C Day 2 pm – Day 3, September 25th-26th: Altai Sum
In the morning we ride with eagle hunters into the mountains. Surrounded by rocky landscapes and crisp mountain air, the Kazakh hunters demonstrate the different techniques and tools used in golden eagle hunting.
D Day 4-6, September 27th-28th: Riding with Eagle Hunters
The Kazakhs ride on horseback for three days to arrive at the festival and for two days we accompany them! We traverse with the hunters through stunning mountain passes and learn about their hunting techniques, while still having vehicle support. We overnight in expedition tents. On the third day we divert from the hunters to learn the ways of a Kazakh herder family in their ger. Each ger is decorated with tapestries woven using unique and traditional patterns designed by the family.
E Day 6, September 29th: Discovering Olgii
We transfer to Olgii and register with the Golden Eagle Festival. We have the opportunity to visit a city museum devoted to the history and culture of the Altai Mountain region as well as a local mosque. Overnight stay is at a specialty camp set up on the banks of the Hovd River near the festival site.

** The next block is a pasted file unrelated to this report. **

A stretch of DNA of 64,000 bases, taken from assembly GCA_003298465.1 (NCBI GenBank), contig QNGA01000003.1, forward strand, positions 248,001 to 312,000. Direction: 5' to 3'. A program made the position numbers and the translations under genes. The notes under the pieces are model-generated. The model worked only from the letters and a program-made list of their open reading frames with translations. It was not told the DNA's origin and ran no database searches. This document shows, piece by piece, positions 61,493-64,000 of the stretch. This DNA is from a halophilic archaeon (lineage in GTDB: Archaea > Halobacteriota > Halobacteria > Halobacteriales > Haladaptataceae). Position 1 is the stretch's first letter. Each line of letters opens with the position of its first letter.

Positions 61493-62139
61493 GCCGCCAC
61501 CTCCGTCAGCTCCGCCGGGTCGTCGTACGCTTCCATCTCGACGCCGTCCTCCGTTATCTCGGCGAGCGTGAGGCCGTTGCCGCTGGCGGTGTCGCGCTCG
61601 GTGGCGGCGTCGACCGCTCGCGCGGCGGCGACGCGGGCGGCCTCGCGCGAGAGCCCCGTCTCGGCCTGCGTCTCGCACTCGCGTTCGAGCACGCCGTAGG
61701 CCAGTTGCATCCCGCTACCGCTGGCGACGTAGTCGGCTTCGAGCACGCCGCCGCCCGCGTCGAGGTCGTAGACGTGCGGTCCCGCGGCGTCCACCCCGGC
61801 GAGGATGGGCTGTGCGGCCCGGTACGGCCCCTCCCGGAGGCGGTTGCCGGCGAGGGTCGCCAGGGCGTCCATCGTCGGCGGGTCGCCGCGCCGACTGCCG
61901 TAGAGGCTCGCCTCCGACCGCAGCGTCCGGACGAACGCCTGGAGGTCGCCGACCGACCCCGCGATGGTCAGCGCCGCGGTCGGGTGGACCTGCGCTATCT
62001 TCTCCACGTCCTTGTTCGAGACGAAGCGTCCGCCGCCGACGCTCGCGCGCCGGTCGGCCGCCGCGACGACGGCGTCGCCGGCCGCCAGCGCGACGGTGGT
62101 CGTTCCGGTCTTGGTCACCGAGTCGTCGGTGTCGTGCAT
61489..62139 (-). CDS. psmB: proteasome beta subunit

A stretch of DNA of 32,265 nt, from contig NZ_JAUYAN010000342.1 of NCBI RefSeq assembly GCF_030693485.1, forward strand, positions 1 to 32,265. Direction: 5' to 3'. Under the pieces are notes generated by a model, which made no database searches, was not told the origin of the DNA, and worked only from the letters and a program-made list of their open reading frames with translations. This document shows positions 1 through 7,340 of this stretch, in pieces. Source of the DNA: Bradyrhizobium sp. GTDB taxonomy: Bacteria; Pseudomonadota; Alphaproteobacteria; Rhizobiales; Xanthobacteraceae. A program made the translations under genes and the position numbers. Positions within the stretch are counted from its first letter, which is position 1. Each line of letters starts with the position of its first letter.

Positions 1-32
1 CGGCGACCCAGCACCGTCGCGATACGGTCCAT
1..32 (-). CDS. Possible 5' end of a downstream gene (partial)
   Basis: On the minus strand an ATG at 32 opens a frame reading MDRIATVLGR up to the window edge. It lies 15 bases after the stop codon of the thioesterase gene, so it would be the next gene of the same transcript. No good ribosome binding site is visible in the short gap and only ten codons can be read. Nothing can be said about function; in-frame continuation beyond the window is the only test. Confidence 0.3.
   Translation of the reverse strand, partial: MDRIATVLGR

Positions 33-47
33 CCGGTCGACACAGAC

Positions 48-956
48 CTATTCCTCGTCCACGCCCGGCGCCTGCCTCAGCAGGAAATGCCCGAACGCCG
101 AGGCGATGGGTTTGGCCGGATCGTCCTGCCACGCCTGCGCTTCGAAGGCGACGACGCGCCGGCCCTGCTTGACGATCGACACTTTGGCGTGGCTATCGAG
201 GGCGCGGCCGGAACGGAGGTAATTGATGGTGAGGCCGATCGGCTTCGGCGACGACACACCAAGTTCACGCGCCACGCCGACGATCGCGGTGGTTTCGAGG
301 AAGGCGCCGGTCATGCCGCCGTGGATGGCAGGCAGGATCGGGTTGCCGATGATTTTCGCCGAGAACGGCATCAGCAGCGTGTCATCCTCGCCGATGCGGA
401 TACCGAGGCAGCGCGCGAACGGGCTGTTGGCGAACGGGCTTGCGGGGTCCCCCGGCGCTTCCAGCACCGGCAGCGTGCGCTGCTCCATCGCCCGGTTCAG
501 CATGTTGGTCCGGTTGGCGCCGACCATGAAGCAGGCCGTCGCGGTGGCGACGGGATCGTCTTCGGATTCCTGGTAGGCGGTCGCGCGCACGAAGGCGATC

F Day 7-8, September 30th – October 1st: Golden Eagle Festival
For two days we attend the magnificent Golden Eagle Festival, beginning with a parade of eagle hunters coming into the central area to show off their eagles to us and the other spectators. Eagle skills are then tested by releasing them from the top of a cliff and timing the fastest bird to arrive at its owner’s gloved fist. Other highlights include a game of kukbar a traditional tug of war on horseback. We also watch an archery contest by Uriankhai people using the historic Mongolian bow and arrow that has retained the same design since the time of Genghis Khan. Traditional Kazakh meals are enjoyed followed by Kazakh singers performing for us on the last evening. We have arranged for special private sessions with hunters and archers – all of it a photographer’s dream! Overnight stay is in the ger camp.
B Day 9 am, October 2nd: Exploring Kazakh Markets
We explore the city and visit its vibrant markets with a chance to purchase renowned, handmade Kazakh crafts including their famous rugs. We enjoy lunch at a local restaurant before transferring to the airport for our return flight to Ulaanbaatar.
A Day 9 pm, October 2nd: Ulaanbaatar